Definition of the workflow. Using the input data of the model, the workflow is defined by adding algorithms and selecting how they use the defined inputs or the outputs generated by other algorithms in the model.
The first step is to define the inputs for the model. The following elements are found in the Inputs panel on the left side of the modeler window:
Mesh Dataset Groups
Mesh Dataset Time
Print Layout Item
TIN Creation Layers
Vector Tile Writer Layers
Hovering with the mouse over the inputs will show a tooltip with additional information.
When double-clicking on an element, a dialog is shown that lets you define its characteristics. Depending on the parameter, the dialog will contain at least one element (the description, which is what the user will see when executing the model). For example, when adding a numerical value, as can be seen in the next figure, in addition to the description of the parameter, you have to set a default value and the range of valid values.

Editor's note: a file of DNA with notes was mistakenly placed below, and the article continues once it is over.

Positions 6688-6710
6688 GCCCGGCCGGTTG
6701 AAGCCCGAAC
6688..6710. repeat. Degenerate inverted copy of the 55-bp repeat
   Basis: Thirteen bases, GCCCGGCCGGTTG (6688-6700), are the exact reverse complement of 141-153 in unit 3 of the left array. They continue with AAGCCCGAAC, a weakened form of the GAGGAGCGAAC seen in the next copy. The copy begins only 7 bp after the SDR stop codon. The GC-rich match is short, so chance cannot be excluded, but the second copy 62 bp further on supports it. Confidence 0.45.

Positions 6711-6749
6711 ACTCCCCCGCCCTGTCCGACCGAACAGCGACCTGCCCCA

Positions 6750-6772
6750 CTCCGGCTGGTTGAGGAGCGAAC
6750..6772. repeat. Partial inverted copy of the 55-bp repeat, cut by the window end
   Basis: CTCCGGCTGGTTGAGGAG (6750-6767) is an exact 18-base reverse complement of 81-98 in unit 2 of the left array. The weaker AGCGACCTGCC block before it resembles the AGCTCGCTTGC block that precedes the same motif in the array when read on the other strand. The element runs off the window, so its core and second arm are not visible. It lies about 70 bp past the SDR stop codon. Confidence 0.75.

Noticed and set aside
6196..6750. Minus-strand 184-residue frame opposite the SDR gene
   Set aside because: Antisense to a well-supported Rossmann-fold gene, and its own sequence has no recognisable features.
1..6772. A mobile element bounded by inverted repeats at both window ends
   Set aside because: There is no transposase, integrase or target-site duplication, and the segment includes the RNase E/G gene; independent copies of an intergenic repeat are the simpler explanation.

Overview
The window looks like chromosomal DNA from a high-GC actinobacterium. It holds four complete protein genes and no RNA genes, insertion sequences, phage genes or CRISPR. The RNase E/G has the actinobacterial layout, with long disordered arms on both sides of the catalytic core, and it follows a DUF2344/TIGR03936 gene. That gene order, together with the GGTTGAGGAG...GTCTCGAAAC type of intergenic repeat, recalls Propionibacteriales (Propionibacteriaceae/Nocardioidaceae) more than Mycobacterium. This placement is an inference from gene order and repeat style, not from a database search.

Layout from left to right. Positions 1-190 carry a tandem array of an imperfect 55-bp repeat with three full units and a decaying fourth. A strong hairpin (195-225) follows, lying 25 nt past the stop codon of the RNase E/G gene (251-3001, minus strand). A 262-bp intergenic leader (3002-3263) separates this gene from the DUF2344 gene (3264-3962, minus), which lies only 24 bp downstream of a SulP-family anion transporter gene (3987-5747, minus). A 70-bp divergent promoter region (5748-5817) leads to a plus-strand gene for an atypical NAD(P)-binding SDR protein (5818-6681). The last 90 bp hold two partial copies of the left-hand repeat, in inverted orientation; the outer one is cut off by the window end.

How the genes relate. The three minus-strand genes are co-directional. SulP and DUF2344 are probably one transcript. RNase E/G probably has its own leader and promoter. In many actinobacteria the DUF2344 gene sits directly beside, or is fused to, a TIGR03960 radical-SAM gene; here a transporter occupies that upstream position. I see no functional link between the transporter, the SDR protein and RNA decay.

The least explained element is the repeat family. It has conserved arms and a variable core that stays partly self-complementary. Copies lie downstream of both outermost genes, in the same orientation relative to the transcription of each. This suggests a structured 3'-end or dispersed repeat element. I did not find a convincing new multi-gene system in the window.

You can define your input as mandatory for your model by checking the
Mandatory option and by checking the
checkbox you can set the input to be within the
Advanced section. This is
particularly useful when the model has many parameters and some of them are not
trivial, but you still want to choose them.
For each added input, a new element is added to the modeler canvas.
You can also add inputs by dragging the input type from the list and dropping it at the position where you want it in the modeler canvas. If you want to change a parameter of an existing input, just double click on it, and the same dialog will pop up.